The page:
By Simran Vaswani, CNN
From Hollywood blockbusters to Wong Kar-wai movies, neon signs have been an iconic representation of Hong Kong.
First introduced in the 1920s, these signs flourished in the later half of the 20th century amid the city’s economization. Restaurants, hotels, nightclubs, pawn shops and even mah jong parlors hung up neon lights as a way to advertise they were open for business.
Each sign has been individually made — incorporating Western neon alongside local craft — rather than mass produced in factories.
Now, neon lights are becoming increasingly rare. As the city transformed, businesses recast themselves from manufacturers to service providers, losing out on old traditional industries. Neon has not been an exception.
A visual memory
Swiss-born artist Pascal Greco’s book “Hong Kong Neon” explores the many neon lights which have illuminated the city’s streets for years.
Inspired by Wong Kar-wai’s Hong Kong-set films like “In the Mood for Love” and “Chungking Express,” Greco photographed neon lights on a Polaroid camera, capturing one vanishing art form through another.
He traveled to Hong Kong for a month each year for eight years, photographing 170 of its neon signs.
“Around 70% of the neon signs in my book don’t exist anymore,” says Greco.
In a city as dense as Hong Kong, neon signs have become inevitable victims of modernization. Old walk-up buildings are being demolished and replaced with skyscrapers. Eventually, a large numbe of old signs have been replaced with safer and more energy-efficient LED lights.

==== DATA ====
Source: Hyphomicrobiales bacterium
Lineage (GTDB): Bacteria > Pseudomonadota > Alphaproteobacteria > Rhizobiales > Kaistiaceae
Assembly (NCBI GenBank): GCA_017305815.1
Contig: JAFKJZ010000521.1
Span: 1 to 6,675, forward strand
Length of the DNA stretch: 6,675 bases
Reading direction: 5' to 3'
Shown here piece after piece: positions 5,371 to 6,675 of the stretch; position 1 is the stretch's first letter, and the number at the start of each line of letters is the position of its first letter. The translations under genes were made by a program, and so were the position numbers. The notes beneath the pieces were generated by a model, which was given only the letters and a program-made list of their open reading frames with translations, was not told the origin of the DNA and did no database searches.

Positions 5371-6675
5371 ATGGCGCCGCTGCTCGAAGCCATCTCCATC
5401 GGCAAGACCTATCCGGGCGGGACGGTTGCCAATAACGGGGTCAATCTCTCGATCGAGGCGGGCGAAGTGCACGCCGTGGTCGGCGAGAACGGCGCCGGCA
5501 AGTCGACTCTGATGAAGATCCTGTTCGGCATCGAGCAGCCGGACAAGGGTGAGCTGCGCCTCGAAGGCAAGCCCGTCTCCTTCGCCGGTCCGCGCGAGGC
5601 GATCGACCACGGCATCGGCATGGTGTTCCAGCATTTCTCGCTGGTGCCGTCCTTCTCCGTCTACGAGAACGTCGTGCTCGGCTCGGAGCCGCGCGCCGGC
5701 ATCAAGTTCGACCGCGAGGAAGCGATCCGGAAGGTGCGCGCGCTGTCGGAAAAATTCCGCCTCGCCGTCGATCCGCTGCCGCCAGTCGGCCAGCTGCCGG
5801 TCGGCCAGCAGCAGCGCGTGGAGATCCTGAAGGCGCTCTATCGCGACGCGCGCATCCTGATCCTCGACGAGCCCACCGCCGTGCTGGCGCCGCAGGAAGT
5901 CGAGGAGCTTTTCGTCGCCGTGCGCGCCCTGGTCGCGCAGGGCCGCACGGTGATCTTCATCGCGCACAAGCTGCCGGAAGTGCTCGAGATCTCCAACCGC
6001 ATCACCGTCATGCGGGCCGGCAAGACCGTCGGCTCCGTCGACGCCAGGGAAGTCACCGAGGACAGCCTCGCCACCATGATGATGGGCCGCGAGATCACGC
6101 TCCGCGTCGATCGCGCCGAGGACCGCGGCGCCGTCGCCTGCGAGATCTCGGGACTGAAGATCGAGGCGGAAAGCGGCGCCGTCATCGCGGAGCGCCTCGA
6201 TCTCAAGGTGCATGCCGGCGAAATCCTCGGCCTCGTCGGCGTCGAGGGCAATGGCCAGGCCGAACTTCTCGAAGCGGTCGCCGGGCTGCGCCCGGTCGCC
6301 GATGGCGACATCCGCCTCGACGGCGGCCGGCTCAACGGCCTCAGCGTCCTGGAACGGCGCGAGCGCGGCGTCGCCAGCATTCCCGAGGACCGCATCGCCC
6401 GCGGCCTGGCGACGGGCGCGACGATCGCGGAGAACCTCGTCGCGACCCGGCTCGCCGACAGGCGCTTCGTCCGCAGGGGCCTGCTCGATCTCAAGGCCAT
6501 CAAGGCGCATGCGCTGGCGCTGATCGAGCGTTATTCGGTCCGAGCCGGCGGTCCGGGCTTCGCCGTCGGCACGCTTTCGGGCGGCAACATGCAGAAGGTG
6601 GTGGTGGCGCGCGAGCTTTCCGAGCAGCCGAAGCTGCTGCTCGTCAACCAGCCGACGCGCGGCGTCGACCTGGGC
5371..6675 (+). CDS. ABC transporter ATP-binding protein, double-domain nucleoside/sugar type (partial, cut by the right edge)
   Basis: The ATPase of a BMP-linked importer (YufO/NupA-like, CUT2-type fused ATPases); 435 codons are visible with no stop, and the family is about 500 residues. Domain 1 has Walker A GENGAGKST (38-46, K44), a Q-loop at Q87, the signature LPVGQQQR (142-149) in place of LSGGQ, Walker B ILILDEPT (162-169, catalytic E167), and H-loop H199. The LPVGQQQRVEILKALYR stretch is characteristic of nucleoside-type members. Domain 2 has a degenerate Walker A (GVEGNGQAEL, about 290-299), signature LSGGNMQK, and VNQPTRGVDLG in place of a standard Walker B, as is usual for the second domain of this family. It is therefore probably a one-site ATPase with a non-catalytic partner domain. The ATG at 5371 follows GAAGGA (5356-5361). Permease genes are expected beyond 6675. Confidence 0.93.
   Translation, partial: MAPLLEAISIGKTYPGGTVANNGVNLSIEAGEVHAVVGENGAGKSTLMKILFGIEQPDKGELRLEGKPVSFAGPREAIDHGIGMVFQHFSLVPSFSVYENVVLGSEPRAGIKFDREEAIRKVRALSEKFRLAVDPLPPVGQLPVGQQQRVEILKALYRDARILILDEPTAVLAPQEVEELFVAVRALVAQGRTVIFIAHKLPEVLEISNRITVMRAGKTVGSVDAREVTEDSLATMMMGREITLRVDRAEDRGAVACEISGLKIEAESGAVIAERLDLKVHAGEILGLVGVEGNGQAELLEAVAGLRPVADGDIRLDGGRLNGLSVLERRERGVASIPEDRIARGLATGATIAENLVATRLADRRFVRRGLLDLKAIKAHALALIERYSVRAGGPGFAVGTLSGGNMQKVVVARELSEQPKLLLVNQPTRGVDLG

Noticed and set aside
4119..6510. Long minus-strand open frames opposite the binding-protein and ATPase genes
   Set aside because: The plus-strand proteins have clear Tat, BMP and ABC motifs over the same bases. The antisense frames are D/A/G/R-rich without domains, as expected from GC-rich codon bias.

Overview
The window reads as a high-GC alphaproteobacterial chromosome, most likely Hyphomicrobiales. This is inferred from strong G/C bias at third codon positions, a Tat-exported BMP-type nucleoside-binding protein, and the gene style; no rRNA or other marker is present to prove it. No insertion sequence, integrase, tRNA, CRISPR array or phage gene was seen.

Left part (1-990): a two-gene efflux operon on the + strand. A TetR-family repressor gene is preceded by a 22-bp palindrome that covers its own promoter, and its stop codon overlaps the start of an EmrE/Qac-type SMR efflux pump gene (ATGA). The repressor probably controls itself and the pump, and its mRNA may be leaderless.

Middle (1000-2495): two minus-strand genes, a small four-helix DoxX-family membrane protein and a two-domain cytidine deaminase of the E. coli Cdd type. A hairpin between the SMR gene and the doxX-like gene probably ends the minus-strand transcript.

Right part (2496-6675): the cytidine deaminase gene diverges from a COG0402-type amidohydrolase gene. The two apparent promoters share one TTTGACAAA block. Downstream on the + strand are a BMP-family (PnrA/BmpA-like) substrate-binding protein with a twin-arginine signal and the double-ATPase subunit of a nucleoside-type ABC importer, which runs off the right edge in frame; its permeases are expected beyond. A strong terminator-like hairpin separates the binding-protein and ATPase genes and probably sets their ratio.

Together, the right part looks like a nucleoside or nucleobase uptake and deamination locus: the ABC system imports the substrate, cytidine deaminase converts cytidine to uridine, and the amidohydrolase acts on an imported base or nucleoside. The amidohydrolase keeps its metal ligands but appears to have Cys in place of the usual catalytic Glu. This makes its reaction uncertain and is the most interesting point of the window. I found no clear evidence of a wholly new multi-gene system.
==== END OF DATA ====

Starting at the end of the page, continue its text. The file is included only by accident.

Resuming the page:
Only a handful of these neon lights have a rare home of being put in storage. Most end up in landfills.
But the crackdown on neon lights may go deeper than purely safety concerns.
Most of the neon signs in Hong Kong depict traditional Chinese characters. Mainland China uses simplified Chinese, which may be playing a factor in the disappearance of Hong Kong’s one-of-a-kind heritage, says Greco.
It’s also a matter of hard work for minimal financial reward. The art takes years to master and requires skilled physical labor. A lot of neon lights artists in Hong Kong have no one to pass their legacy onto.
“We managed to take neon, this foreign invention, and add our own touch,” says Cardin Chan, spokesperson for Tetra Neon Exchange, a non-profit neon light conservation group.
She estimates that there were more than 400 neon sign artists in Hong Kong at its peak, but now there are only about ten left.
Neon lights masters don’t want their successors to struggle in the now-dying industry like they once did.
“For the longest time, these people actually worked so hard for Hong Kong to create the (city’s) landscape,” Cardin adds. “I think they deserve to be seen. They have been the unsung heroes.”
Reshaping the future
She has been studying neon sign techniques since 2019 in hope of keeping the art alive.
The neon light industry is largely male dominated in Hong Kong, making her the only female neon designer and practitioner in the city.
She has also been learning from different neon light artists around the world in the Netherlands, France, Taiwan, the United States and South Korea.
But the 32-year-old says that mastering the craft is no piece of cake. “The physical part is definitely one of my weaknesses,” she said.
From glass bending and blowing to handling gas, neon signs require a lot of attention to detail. “It’s also a matter of practice and muscle memory.”
Even through the struggle, Karen says it’s worth it because she gets to keep such an ingrained and precious part of Hong Kong’s tradition alive.
While neon lights may be tangibly removed, their memories continue to live on among Hong Kong’s residents.
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